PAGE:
Smog-eating paint

  • A new paint has been created which scientists think could remove 20% of polluting nitrogen in major cities.
  • The technology, called Boysen KNOxOUT, reacts with light and water vapour to filter out nitrogen oxides in the air. Each square metre of painted surface is thought to remove as much nitrous oxide as a mature tree.
  • The paint is likely to have health benefits in cities with heavy traffic, as nitrogen oxides (often emitted from combustion engines) are known to have adverse respiratory effects, particularly amongst children, the elderly, or those suffering with respiratory problems such as asthma or bronchitis.
  • Currently, it is being used to paint creative murals on buildings around Manila, one of the Philippines most polluted cities. By hiring artists, the city is covering 1,000s of square metres with the purifying paint.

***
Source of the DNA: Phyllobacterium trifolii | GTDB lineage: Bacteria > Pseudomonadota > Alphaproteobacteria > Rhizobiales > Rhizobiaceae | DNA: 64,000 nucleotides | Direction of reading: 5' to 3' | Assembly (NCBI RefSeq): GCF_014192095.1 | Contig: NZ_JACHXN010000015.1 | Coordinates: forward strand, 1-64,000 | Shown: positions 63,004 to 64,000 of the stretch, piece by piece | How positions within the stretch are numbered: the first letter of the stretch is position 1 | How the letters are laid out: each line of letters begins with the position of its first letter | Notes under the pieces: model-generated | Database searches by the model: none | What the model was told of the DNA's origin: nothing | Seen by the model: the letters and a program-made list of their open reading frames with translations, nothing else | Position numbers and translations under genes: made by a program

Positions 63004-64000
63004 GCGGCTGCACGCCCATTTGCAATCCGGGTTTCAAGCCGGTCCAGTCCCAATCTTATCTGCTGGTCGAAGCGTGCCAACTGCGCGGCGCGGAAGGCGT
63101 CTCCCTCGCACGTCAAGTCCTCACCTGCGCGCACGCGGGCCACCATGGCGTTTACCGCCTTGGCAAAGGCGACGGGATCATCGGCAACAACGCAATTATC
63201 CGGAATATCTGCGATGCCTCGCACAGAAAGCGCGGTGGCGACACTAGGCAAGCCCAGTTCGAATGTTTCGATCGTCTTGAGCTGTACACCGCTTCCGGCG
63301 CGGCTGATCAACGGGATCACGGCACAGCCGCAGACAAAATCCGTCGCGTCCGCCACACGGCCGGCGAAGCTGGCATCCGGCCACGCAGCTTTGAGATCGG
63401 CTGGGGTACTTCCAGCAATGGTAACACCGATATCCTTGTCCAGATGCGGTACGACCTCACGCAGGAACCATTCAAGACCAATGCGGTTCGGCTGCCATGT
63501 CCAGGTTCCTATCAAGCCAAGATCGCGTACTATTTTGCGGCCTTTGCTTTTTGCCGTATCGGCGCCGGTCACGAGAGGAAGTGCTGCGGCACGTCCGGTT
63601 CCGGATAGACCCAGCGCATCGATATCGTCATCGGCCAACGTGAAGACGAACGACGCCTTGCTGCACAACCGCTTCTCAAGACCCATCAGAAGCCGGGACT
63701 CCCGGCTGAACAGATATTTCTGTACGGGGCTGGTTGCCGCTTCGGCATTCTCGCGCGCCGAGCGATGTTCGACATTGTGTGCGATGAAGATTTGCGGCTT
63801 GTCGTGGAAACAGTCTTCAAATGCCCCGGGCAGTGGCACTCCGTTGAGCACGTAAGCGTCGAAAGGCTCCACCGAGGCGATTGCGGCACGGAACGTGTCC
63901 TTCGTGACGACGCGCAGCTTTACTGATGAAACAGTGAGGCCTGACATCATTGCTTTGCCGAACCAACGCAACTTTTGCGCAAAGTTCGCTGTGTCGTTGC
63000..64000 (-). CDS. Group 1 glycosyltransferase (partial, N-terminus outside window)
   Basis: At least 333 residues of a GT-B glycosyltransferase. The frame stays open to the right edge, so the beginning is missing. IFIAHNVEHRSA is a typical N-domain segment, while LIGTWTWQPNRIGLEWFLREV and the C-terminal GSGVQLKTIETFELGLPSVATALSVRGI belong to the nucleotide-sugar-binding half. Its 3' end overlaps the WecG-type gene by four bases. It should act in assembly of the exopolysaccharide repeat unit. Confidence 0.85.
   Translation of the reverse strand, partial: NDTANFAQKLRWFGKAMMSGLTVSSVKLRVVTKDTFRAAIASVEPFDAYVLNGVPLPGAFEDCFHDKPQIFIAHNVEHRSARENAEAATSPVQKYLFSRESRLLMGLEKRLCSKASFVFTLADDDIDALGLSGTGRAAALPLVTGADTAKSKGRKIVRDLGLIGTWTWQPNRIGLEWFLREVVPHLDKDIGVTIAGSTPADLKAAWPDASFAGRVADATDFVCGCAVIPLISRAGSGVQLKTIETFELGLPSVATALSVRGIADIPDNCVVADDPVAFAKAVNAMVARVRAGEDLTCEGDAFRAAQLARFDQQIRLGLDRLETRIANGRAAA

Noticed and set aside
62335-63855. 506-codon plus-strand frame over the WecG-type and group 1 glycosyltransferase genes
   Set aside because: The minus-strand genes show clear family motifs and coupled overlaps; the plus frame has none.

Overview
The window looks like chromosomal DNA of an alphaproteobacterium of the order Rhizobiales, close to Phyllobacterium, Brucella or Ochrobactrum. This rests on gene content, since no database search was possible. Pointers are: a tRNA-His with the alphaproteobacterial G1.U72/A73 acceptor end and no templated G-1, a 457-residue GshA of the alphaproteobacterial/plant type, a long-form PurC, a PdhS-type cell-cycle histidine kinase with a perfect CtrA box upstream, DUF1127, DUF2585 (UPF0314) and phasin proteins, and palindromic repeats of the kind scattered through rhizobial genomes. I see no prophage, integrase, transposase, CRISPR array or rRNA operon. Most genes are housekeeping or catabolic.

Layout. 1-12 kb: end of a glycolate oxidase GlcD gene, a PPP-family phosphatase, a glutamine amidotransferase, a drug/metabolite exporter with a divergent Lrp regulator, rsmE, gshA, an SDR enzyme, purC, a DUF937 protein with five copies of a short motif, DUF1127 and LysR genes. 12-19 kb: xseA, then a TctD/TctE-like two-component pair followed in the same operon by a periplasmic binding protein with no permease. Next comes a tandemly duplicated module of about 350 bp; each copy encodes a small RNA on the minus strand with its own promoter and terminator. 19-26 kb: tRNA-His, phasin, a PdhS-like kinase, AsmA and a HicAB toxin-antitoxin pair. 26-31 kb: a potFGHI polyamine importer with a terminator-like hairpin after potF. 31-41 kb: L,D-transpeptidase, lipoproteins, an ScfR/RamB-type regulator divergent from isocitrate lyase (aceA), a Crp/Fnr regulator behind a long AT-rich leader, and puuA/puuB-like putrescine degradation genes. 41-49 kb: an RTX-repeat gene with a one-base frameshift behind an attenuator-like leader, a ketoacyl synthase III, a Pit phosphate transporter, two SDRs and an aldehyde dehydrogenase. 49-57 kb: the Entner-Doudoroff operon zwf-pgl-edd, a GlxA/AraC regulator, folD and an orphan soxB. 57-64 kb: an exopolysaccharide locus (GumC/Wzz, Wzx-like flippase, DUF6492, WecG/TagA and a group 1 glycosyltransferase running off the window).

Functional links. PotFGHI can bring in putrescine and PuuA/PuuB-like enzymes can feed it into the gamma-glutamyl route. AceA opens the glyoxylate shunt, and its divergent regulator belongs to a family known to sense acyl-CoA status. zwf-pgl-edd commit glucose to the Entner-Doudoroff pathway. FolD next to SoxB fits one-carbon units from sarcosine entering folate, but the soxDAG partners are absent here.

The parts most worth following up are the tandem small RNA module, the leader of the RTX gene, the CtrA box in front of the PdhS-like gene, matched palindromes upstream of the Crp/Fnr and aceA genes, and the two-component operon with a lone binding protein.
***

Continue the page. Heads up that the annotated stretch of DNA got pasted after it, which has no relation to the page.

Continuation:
This solution could offer major environmental and health benefits in cities with heavy car use and little space for greenery or trees. Government may wish to consider its use on new buildings, or perhaps promote its use amongst street artists. In doing so, Government could offer cultural, environmental, and health benefits in the UK, particularly in polluted cities such as London.

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About Hayley Shaw

Knowledge Exchange Manager at Cranfield University's Centre for Environmental Risks and Futures (CERF). Sharing the latest news from Cranfield, and insights from across the industry. All things risk, environment, and the future.
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